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I am developing an application (Budibase) that will be used to build and host web applications. My application is a Low Code Development Platform. Think Wordpress, except that the output would be a Web 2.0 Application (e.g. like Trello), instead of a website.

Core to my application is a JavaScript library. This JavaScript library will be run on both client (browser) and server (NodeJS web server). This library is the single most important component of the system.

My goals are

  1. To allow any application built with the system to be closed source
  2. To prevent another project/organisation using any of our code to build a competing, closed sourced (or relicensed) Low Code Platform.

So, overall, I wish to license using a GPL-like license. AGPL feels right to me.

However, I believe that AGPL causes an issue. The core library is distributed to the browser, and used by every (closed source) application that is built on the platform.

I feel like the core library should be

  1. AGPL when linked in a web server environment

  2. MPL when linked in a browser environment

Do you know of any examples like this in the world?

Or do you have any alternative suggestions as to how I could license my core library?

Do you think my "dual OS licence" suggestion would be acceptable today? (this is purely opinion, I know, thought I'd sneak it in)

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Taking the question from the end, backwards: dual-licensing is completely acceptable these days. You do, at the very least, have to get CLAs from contributors; that definitely discourages some contributors, but it's no show-stopper.

I feel like the core library should be

  1. AGPL when linked in a web server environment

  2. MPL when linked in a browser environment

This won't fly, because someone can take the library code out of the browser package under MPL. They can then use that as the basis for their competing server-side offering, which will therefore not be required to be AGPL.

My goals are

  1. To allow any application built with the system to be closed source
  2. To prevent another project/organisation using any of our code to build a competing, closed sourced (or relicensed) Low Code Platform.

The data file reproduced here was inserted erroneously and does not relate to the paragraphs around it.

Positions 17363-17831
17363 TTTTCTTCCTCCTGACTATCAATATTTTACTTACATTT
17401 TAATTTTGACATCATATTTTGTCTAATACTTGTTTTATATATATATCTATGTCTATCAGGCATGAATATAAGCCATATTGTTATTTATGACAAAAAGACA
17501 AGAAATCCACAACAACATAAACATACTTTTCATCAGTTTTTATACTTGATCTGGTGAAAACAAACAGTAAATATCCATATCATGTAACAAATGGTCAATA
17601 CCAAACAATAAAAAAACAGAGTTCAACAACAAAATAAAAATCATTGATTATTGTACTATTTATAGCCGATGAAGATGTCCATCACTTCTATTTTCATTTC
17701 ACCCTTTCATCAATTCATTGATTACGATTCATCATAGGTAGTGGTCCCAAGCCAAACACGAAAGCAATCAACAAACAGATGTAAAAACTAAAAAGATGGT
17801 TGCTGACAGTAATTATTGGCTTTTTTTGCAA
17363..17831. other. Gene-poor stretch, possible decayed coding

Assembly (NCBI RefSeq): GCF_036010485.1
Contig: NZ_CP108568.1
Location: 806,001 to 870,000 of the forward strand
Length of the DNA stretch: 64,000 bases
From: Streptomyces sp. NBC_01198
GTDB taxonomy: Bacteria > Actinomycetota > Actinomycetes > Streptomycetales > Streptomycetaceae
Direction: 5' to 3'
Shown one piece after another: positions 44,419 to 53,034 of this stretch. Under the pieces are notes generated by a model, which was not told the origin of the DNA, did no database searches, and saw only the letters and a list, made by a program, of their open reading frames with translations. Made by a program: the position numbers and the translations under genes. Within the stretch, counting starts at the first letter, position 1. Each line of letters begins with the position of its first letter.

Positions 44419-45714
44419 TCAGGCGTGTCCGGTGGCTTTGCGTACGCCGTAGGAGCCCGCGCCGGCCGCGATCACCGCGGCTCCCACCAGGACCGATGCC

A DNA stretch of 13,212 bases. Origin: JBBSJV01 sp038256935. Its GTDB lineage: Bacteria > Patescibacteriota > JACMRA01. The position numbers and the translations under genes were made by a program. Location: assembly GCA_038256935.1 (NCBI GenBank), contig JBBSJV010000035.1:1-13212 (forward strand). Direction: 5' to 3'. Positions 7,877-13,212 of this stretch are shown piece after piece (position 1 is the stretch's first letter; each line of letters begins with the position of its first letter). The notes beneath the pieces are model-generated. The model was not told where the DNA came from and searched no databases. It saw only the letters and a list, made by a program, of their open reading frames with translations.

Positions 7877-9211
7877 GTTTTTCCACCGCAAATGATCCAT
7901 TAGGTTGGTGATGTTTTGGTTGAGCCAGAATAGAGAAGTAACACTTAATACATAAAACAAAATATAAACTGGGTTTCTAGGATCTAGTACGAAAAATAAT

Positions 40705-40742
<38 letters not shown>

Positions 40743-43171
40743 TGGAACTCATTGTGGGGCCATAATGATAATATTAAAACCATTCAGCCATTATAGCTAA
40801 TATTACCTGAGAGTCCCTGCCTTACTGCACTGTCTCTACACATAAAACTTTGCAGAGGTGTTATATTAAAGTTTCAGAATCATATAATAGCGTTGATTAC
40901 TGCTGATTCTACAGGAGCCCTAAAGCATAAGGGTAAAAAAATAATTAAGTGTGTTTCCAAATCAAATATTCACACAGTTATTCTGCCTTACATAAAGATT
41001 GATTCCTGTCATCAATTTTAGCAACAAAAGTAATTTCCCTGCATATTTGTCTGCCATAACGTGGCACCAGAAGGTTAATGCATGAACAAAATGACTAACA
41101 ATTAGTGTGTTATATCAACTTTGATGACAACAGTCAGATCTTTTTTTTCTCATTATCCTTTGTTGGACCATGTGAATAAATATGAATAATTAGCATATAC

So, overall, I wish to license using a GPL-like license. AGPL feels right to me.

Really? AGPL (like any copyleft license) does (2) but won't do (1), and weak free licences do (1) but won't do (2).

I think you need to rethink. You seem sincerely to want to do free software but at the same time you wish your code not to be usable by a competitor. You really need to decide on one or the other, because freedom doesn't exclude someone else's right to improve on your mousetrap.

Personally, I'd recommend doing this all under AGPL. It doesn't prevent competitors setting up, but it would require any that used your code to release their own code to any user, so that relevant improvements could be re-incorporated into your offering. Failing that, abandon the idea of doing this with free licences, in which case it's off-topic for this site.

  • Thank you. To be clear - I have no problem with a competitor using our code - so long as they are open source. My issue is around the output of the project. It ouputs other applications. These outputs should be able to be closed source.... but the output always links the core library, so (i assume) cannot be GPL – Mike S Apr 12 at 12:14
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    Maybe you should have multiple projects. The core library that things are linked to which could be LGPL. The web server piece that would be AGPL., and the generator piece that is GPL. Anyone using code from any of those projects must open source their code. But things simply generated by your project would not need to be. Think gcc. And closed source can link to LGPL libraries. – jmarkmurphy Apr 13 at 3:27
  • @jmarkmurphy this was my thinking. It's slightly risky because someone could still wrap the core library (LGPL) in closed source code - and compete. But i suppose its not that risky as we would still control the core library – Mike S Apr 16 at 15:18
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If those are your goals, then you shouldn't go open source at all.

Because if you want "any application built with the system to be closed source" then you can't use any restrictive licenses like GPL, AGPL, MPL etc. and because of these licenses you would render your whole product useless for most people.

But if you really want to go open source, then the best license ever is MIT license. While MIT license would legally leave a door open for your competition to use your code against you, in reality this rarely happens. Because of the following you get, if your framework is awesome, and the bad PR your potential competitors would face.

  • "then you can't use any restrictive licenses like GPL... " so... wordpress is GPL. If i create my website using wordpress, i do not have to open source it. I feel like MIT is very risky. If the project is successfull, there is nothing stopping are well funded company taking the code, closing the source and blowing us away with marketing. – Mike S Apr 16 at 15:14
  • furthermore... "the bad PR your potential competitors would face" ... if they are closed source, using my MIT library - nobody has to know that they are using my library. – Mike S Apr 16 at 15:23
  • If someone is able to blow you away with their marketing, then you are doing something very wrong. Besides, do you have any real life examples something like that ever happening? Also, everything can be decompiled, nothing stays secret forever. And do you think you wouldn't recognise a clone of your product? – Smart455 Apr 16 at 19:55

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